Flash Fiction Writing Prompt: Treatment

phoenix spa flash fiction prompt copyright KSBrooks Dec 2016
Photo copyright K. S. Brooks. Do not use without attribution.

Use the photograph above as the inspiration for your flash fiction story. Write whatever comes to mind (no sexual, political, or religious stories, jokes, or commentary, please) and after you PROOFREAD it, submit it as your entry in the comments section below. There will be no written prompt.


Welcome to the Indies Unlimited Flash Fiction Challenge. In 250 words or less, write a story incorporating the elements in the picture at left. The 250 word limit will be strictly enforced.

Please keep language and subject matter to a PG-13 level.

Use the comment section below to submit your entry. Entries will be accepted until Tuesday at 5:00 PM Pacific Time. No political or religious entries, please. Need help getting started? Read this article on how to write flash fiction.

On Wednesday, we will open voting to the public with an online poll so they may choose the winner. Voting will be open until 5:00 PM Thursday. On Saturday morning, the winner will be recognized as we post the winning entry along with the picture as a feature.

Once a month, the admins will announce the Editors’ Choice winners. Those stories will be featured in an anthology like this one. Best of luck to you all in your writing!

Entries only in the comment section. Other comments will be deleted. See HERE for additional information and terms. Please note the rule changes for 2017.

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15 thoughts on “Flash Fiction Writing Prompt: Treatment”

  1. “Yes, your father and I grew up together.” The Godfather had a twinkle in his eye.

    He saw the look on my face.

    “That surprises you, doesn’t it? But over the years, our paths took us in different directions. He went into law enforcement. I—” He paused. “I was a victim of circumstances. But we always remained friends.

    “And I never put your father in a position where his integrity could be compromised . . . until that one night, when he found me bleeding to death not far from here, the victim of a gunshot wound to my stomach.”

    “What happened?”

    “Well, he stopped the bleeding. commandeered a cab, and drove me to a hospital. Told them to treat it as an accidental shooting. Then, he went and roughed up the guy who shot me . . . told him if he ever said another word about the shooting, he’d bring the full force of the law down on him and his ‘family’.”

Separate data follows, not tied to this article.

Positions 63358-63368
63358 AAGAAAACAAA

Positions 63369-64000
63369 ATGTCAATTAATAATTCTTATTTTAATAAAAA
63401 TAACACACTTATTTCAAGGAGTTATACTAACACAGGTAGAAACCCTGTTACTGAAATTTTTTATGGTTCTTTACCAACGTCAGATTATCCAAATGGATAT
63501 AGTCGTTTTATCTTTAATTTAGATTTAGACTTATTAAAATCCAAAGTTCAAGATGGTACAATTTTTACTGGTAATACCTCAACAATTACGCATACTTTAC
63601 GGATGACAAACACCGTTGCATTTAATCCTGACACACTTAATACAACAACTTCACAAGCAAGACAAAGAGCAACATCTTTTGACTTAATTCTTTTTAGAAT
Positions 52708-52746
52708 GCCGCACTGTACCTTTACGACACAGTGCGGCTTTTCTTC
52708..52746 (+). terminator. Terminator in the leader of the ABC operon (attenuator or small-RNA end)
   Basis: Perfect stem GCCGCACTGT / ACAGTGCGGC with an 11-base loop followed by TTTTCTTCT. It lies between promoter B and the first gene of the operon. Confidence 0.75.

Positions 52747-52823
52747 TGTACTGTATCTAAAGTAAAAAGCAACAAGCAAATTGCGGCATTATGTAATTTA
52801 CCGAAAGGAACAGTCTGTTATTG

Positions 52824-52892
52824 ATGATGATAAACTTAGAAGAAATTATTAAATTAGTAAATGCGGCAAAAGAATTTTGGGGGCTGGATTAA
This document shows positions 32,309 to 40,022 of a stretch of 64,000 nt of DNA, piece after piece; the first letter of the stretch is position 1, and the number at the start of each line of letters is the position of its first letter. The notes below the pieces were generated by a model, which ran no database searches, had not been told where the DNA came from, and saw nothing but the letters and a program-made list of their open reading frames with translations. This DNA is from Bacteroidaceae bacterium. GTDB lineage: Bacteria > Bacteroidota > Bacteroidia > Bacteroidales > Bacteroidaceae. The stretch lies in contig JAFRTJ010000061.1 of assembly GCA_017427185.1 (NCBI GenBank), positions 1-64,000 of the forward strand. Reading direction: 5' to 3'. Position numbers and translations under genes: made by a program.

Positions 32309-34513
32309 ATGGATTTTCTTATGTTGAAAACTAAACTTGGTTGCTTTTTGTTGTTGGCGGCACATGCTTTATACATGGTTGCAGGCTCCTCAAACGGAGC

“My father did that?”

    “And he never took a dime from me. Not that it wasn’t offered. He’d say to my boys, ‘You wanna give money away, give it to the orphanage at St. Mary’s.’ “So, once a year, I would take tens of thousands of dollars in used $100 bills—real ones, not the counterfeit crap we used to pass—stuff them in a paper bag, and go to confession at the church adjoining the orphanage.

    “The kids never had it so good!”

  2. The Redress

    By Annette Rey

    Phillip had a plan. He hatched it ages ago. It was the only thing left to do.

    “Hello, Phillip? This is Paul. I know it’s been a long time since we talked. I apologize. I’ve been thinking of you.”

    He could barely restrain the irony in his voice, “You have? How delightful.”

    “Yes. And I want to make things up to you. Will you design my living room?”

    “Oh.”

    “I’m sorry, Phillip. I didn’t mean to mislead you. I don’t want to patch things up between us; you know what I mean. I just thought I could throw some business your way. And maybe we can be friends.”

    “Oh. Okay, Paul. I’ll go along with that.”

    As usual, Phillip packed his client away on a trip while he and his team took complete control of the redesign. He frenzied and raged, causing his colleagues to worry about him. Phillip seemed unaware of watchful eyes and barked out demands, complaints, and instructions like a general at war.

    The day came. A blindfolded Paul was escorted into the room for the unveiling.

    “Voila, Paul!” as Phillip ripped the designer scarf off Paul’s head.

    Paul’s brain could hardly grasp the scene. His eyes bulged, then turned red. His brow furrowed like a farm field.

    “Phillip! What have you done???”